Wednesday, 8 April 2009

In favour of favours?

If anyone of the countless wedding magazines I have flicked through in Borders, or the wedding websites which send me e-mails with prize draws are to be believed, favours are an incredibly important part of our wedding.

According to my fellow columnist on Elizabeth Anne Designs, Amanda, "favors are definitely one of the traditional elements of the modern wedding. Typically, good favors [meaning anything truly worth your time, effort and money] fall into one of three categories: edible, fun, or sentimental". She does go onto to say that the favours have to be right, that it can be better to have no favours than the wrong ones and that it can sometimes be better to a budget in a different way to look after ones guests.

Now, with no disrespect intended to Amanda, I am not sure favours are a traditional element of a wedding, modern or otherwise. Yet much like party bags at small children's birthdays, favours seem to be something that all magazine and wedding industry crones make brides feel are a necessity and dress it up as 'traditional' to sell it just that little bit more.

Clearly a wedding without guests would defeat the point (unless you opted for no guests, but then I suppose you wouldn't be thinking about this sort of issue anyway) so we will be very grateful for any guests who are able to give up a precious June weekend to celebrate this day with us. Not just grateful, pleased. Yet I don't feel our thanks to them should be in the form of a small present on the table, or handed out at some point during the reception.

Our thanks to our guests comes in the form of the planning that has gone into the day, the inclusion of family and friends in the preparation for and then the actual day. In serving local, free-range produce, cooked mainly in situ and served in a relaxed fashion. In not making them adhere to a specific dress code; in asking them only to pay for their travel and accommodation costs rather than having a cash bar and then in organising their taxis afterwards. And writing each guest a handwritten thank you card afterwards. Which I hope will mean more than a jar of jam, however tasty, or a small personalised present.

Which is not to say I wouldn't appreciate a thoughtfully chosen favour at a wedding at which I was a guest; I very much enjoyed the fine chocolates which were on the tables at the last wedding I attended (and enjoyed the bonding experience in helping to compile them). I am just saying that they are not for us and our wedding.

What we will be doing though is making a charity donation on behalf of our guests. I have been investigating various options and hope to Build a Bog and provide a village with some clean water. As a soon to be unemployed person, and a poorly paid one before that, we haven't really been in a position to give money in a meaningful way to charity before. So we are very pleased that by saving some money in our budget by doing a lot of the things for the wedding ourselves we have been able to free up some money to donate to charity (as well as the money from my wedding dress, the vast majority of the crockery and the bridesmaids sandals).

I suppose perhaps what I am trying to say, yet again, is that each wedding should be organised to suit the couple in question and that nothing should make them feel their wedding is less than adequate if she/they do not have favours (or what ever else it is, favours are only one such example).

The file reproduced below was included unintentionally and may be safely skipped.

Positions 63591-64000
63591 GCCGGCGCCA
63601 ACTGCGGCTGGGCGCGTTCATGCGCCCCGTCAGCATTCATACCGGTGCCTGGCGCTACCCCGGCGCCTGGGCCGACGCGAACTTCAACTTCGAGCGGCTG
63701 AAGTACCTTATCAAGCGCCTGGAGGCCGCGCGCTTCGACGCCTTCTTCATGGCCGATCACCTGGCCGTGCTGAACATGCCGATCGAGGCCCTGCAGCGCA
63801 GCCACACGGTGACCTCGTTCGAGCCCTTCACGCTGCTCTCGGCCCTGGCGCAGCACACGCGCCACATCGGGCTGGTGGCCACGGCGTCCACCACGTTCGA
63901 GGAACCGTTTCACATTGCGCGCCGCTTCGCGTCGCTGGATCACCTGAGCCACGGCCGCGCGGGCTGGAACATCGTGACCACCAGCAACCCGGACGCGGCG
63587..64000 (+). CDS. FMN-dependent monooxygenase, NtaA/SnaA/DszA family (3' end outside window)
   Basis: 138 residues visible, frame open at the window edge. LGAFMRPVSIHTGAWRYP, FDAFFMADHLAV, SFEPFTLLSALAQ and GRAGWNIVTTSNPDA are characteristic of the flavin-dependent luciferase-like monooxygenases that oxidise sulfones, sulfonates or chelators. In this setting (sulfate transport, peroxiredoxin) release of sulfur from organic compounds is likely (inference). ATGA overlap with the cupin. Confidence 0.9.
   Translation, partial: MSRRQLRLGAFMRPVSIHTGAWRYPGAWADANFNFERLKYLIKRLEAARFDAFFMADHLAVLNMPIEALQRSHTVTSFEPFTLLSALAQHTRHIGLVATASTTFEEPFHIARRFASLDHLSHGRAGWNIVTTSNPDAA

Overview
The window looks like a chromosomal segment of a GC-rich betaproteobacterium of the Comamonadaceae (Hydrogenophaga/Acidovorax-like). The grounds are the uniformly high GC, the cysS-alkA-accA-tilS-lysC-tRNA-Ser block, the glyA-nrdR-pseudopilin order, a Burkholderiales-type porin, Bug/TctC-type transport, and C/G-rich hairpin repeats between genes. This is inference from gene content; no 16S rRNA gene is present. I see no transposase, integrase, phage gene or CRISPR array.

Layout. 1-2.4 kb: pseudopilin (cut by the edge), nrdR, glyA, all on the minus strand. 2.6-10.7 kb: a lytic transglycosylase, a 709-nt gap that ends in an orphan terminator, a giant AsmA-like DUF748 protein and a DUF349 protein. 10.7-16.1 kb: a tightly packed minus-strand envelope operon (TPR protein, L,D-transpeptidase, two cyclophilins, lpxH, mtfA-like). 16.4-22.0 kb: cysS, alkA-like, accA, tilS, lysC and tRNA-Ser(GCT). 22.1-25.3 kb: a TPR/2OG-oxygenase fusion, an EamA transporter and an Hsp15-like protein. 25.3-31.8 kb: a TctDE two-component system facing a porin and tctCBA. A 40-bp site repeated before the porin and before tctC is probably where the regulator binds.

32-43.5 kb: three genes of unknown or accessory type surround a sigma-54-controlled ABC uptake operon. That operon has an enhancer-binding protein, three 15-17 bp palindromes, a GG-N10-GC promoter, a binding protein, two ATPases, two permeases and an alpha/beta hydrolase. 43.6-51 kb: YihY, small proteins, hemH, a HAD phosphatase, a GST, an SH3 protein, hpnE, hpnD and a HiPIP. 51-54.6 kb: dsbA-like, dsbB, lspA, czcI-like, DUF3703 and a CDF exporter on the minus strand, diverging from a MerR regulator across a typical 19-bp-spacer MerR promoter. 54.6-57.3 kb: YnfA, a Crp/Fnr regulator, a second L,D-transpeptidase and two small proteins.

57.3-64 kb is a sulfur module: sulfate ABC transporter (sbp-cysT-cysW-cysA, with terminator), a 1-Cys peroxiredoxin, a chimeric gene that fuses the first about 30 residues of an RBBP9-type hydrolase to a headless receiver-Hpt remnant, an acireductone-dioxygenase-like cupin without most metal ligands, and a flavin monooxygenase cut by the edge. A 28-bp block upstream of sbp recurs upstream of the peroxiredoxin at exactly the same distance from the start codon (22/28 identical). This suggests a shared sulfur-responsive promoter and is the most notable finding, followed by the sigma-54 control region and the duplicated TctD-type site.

Blablover5 said...

It is interesting how many things suddenly are "necessary" to have a wedding.

Save the Dates are the best example. What was once a rare just for those doing a destination or a holiday wedding are suddenly de rigour and everyone is expected to send them now.

Marie said...

We had no favours because I couldn't decide on what would reflect us and would be good thing to have, plus I ran out of time. None of our guests noticed though, or they didn't tell me they noticed! Possibly controversial here but I always think of favours as an American thing, perhaps I'm wrong but it's something I've read a lot more about on American wedding wedsites than on UK ones. I think it's great you're going for a charity donation as well, it was something I read about in a few places but again wasn't sure I'd be able to chose a charity which I felt reflected us well, or that I really wanted to support without taking too long to decide. Sorry a longer comment than planned!

Peonies and Polaroids said...

Favours are most definitely not a traditional part of a wedding. They've only been around for about 20 years (give or take) and ask anyone of your grandparent's generation what favours they had at their wedding and they'll look at you like you just asked them what colour of ipod they used at the reception.

Which isn't to say that favours can't be a fun idea, but passing them off as traditional is bollocks.

Rachel said...

@Blablover5 - I think save the dates can be quite helpful. We just sent e-mails and facebook group invites to ensure everyone knew our date well in advance. Yet still some people have had to pull out with clashing events. Seems everyone wants to get married in June. Which we knew, which is why we did save-the-dates.

I am all for creating new traditions which are helpful, and I think save-the-dates could fit into this category, depending on the time of year of the wedding and the people invited and so on.

@Marie - That is my favourite line at the moment: 'no-one will notice'!

@Peonies - Indeed. 'Traditional' seems to have a different definition sometimes in wedding magazines I think.

ami @ elizabeth anne designs said...

i absolutely love doing charity donations in lieu of favors (although strangely, i think i'd still consider that a favor!). it's great to use the cash to give to a great cause.